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Agriculture and Forestry Specialist-Linking Income Food & Environment


Home Volunteer Peace Corps Volunteer Openings




July 1, 2018
Sept. 1, 2018
March 4, 2019


Before You Apply

You can only have one active Peace Corps Volunteer application, so choose a
position that best fits your skills and interest. You have the opportunity to tell us if
you’d like to be considered for other openings and more about the ones that interest
you most! See application process

Project Description
Volunteers who have served in Zambia consider it to be the "quintessential Peace Corps"
experience due to the rural traditional communities where Volunteers are placed, the warmth
and friendliness of the Zambian people and the supportive Volunteer environment.

In the Linking Income, Food and Environment (LIFE) project, Volunteers promote the
incorporation of agroforestry technologies in the farming system, help to enhance soil and
water management practices, and teach improved gardening techniques. Volunteers also
provide training in basic business skills, such as planning, record keeping, and marketing for
farmers who are interested in scaling up their activities.

The most successful Volunteers in Zambia are extremely flexible and adaptable, and have a
passion for inspiring others. Peace Corps Zambia offers exceptional technical training during
Pre-Service Training for those with the motivation to learn about the Environment and Food

Required Skills
Qualified candidates will have an expressed interest in working in agriculture and must have a
Bachelor of Arts/Bachelor of Science degree in any field.

Desired Skills
Degree in Environmental Education, Environmental Studies, Natural Resources, Forestry,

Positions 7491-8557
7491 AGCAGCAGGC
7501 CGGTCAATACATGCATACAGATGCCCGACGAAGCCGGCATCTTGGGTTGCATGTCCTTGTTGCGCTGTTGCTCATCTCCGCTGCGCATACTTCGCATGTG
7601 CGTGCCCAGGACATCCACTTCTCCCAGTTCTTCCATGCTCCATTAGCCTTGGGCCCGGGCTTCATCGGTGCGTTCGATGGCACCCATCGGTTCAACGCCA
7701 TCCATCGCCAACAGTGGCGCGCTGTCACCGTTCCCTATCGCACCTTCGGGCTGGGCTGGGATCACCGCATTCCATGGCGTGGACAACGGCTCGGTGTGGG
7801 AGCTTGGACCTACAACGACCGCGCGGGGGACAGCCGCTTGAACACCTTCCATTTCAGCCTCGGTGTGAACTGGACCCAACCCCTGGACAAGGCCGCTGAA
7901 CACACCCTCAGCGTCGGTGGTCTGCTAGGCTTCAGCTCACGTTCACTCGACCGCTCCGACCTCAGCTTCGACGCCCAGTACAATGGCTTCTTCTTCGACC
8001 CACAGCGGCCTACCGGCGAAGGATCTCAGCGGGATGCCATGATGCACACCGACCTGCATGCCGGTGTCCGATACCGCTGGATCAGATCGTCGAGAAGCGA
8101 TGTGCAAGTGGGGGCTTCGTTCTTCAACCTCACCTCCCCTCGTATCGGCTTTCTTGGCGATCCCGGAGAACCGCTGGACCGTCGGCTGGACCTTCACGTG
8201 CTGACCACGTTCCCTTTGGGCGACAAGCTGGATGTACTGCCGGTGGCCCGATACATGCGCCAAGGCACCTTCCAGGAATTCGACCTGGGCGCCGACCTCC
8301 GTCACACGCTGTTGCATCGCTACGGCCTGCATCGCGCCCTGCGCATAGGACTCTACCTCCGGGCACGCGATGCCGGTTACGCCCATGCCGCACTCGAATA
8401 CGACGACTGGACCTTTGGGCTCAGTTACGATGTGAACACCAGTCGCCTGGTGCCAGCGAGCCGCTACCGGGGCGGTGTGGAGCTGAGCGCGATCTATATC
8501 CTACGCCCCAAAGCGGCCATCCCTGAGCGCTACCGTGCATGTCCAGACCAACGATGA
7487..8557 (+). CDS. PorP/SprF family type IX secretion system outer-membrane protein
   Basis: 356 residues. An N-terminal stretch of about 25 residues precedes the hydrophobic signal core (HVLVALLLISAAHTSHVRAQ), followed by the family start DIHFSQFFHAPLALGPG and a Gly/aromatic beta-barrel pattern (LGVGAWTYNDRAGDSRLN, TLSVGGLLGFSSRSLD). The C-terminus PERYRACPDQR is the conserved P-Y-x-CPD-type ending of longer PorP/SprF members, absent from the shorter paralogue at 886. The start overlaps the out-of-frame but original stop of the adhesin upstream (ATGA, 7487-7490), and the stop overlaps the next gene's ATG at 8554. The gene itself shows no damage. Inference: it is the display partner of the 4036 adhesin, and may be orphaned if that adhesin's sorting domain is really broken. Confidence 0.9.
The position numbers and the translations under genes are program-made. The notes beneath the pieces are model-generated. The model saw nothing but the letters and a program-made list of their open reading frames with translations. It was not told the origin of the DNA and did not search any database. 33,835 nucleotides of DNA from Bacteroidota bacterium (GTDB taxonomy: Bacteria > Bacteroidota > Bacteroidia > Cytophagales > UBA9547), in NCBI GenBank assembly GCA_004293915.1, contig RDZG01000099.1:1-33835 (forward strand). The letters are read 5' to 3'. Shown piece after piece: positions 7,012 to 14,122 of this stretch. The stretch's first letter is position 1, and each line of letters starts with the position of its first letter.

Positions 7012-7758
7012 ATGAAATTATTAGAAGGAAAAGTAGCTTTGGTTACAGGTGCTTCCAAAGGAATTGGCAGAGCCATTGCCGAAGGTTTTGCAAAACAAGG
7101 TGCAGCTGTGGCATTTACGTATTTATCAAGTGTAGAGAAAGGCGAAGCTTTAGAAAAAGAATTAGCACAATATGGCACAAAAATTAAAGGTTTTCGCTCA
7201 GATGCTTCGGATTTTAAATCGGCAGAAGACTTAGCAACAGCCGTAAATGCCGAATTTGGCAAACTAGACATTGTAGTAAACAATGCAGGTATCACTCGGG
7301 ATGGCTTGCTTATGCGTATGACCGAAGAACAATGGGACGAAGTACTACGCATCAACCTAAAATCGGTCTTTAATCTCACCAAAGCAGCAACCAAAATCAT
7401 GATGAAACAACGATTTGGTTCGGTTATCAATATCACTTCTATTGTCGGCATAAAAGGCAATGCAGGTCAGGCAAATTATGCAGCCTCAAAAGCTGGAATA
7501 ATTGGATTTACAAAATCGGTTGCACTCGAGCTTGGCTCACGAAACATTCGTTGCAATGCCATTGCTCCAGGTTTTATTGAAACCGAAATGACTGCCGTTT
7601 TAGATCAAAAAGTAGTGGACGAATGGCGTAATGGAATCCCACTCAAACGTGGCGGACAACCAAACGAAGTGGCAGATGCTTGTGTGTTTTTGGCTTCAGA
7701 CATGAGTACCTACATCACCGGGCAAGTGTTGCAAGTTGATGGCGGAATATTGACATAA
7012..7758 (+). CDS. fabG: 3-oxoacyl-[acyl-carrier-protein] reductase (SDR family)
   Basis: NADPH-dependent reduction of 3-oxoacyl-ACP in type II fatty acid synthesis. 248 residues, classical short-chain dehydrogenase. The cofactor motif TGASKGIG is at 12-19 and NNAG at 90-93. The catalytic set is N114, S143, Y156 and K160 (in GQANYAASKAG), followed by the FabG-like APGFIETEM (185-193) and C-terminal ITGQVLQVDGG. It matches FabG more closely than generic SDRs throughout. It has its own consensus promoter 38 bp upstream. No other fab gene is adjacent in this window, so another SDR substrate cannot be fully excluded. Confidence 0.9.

Agronomy, or Horticulture
Experience in organizing/leading environmental education activities
Experience promoting environmental awareness in schools and communities
1 to 3 years farm, forestry, or nursery management experience
5 years professional work experience

Required Language Skills

There are no pre-requisite language requirements for this position. Please take a moment to
explore the Language Comments section below to find out more on how local language(s) will
be utilized during service.

Additional Language Information

While English is the official language of Zambia, most Volunteers will need to speak the local
language in order to effectively communicate in their communities. Some community
members may have intermediate or advanced levels of English, most will not. Therefore,
Volunteers will be most effective when conversing and working in the local language and all
Trainees must come prepared to learn a local Zambian language. Trainees are provided with a
comprehensive language immersion program throughout their service. Initially, they will
receive three months of language instruction from native speakers in the predominant
language spoken at the site they will be placed in and will be required to attain communication
skills in listening and speaking. They will also receive a survival language kit for the dialect
found in their site and encouraged to engage the services of a tutor once they get to their site.

Living Conditions

Becoming an Agriculture and Forestry Specialist in Zambia requires commitment to working in

remote areas with mentally and physically challenging environments. Volunteers must be